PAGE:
Riggs on Breathing

Breathing for singing is a very relaxed process. When we say you can regulate it, we only mean you ALLOW IT TO HAPPEN so that inhalation and exhalation are done in a way that best suits your musical needs. You do not have to WORK at breathing correctly, unless you have poor posture or a tendency to raise your chest and shoulders and take shallow breaths. Nor do you need to do any special exercises to strengthen your breathing muscles. Your diaphragm, rib muscles, and abdominal muscles are already strong enough for your needs as a singer.

If you maintain good posture when you sing, and are careful not to let your chest “collapse” as you exhale, your diaphragm is able to move freely and be regulated by your abdominal muscles AUTOMATICALLY. There is no need to consciously exert tension in these muscles. If you try to directly control your breathing muscles when you sing, the extra tension in your body will only cause your vocal cords to overtense – to jam up.

Very little air is required to produce a good tone. Even for a loud tone, the amount of air you use need only be enough to SUPPORT the vibration of your vocal folds – no more, no less – so that your tone is produced without any effort or strain. Just as trying to control your breathing muscles directly will cause your vocal cords to jam up, so will using too much air. That’s because, when you sing, your cords are instinctively committed to holding back (or at least trying to hold back) any amount of air you send their way. And, the more air you send them, the tighter your cords have to get to hold it back.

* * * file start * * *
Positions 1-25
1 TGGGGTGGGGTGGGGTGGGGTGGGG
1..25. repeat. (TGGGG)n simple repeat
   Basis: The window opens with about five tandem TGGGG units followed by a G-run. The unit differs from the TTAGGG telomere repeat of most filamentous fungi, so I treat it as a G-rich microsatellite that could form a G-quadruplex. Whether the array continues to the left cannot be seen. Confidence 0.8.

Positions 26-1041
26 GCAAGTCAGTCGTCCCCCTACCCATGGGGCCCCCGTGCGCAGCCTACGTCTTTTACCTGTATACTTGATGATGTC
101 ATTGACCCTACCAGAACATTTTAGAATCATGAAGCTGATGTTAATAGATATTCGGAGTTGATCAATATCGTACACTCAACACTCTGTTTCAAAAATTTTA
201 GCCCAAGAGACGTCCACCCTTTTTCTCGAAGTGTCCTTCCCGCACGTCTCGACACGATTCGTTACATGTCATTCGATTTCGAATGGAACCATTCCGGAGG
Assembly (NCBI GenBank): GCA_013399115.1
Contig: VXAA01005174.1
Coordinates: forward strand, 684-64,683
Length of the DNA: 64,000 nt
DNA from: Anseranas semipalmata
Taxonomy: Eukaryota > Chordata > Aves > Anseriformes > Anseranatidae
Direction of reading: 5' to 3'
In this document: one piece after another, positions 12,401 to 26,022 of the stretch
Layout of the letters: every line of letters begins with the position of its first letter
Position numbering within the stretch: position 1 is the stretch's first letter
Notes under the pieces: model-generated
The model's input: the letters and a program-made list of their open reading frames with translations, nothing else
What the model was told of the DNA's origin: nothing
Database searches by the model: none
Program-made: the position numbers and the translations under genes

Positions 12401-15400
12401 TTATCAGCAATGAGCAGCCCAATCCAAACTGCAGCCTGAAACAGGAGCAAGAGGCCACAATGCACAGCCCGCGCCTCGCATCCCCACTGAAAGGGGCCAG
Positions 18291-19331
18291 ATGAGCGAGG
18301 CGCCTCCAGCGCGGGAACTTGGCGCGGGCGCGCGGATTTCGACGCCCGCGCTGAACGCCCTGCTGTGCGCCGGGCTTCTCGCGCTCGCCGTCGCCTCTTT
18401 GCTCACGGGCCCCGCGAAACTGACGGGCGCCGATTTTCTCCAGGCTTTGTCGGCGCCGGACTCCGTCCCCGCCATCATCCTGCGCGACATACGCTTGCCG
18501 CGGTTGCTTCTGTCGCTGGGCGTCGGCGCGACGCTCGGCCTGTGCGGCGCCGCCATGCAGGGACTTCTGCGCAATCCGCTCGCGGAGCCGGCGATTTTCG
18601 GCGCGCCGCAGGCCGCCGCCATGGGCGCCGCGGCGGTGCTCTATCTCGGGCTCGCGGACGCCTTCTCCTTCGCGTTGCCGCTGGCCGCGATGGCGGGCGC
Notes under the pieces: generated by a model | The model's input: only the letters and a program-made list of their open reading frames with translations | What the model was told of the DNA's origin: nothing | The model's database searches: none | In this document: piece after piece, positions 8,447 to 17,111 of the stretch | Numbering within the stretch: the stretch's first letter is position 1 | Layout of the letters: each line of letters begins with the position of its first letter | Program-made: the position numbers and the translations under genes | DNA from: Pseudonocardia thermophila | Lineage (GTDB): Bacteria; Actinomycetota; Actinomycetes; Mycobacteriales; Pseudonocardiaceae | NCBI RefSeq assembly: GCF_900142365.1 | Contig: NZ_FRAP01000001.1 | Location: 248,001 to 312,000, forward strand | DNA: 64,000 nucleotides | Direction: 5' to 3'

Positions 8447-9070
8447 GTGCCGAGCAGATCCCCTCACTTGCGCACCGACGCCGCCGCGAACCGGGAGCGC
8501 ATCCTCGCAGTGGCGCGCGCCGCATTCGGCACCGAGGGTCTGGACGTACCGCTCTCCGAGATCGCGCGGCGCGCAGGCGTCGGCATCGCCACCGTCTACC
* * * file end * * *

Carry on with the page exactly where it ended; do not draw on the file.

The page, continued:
You know you have proper breath support when there is a BALANCE between air and muscle. There will be a mutual and simultaneous coordination of the proper amount of air with the proper adjustment of your vocal cords.

Riggs, Seth, and John Dominick Carratello. Singing for the stars: a complete program for training your voice. Alfred Music Publishing, 1992.


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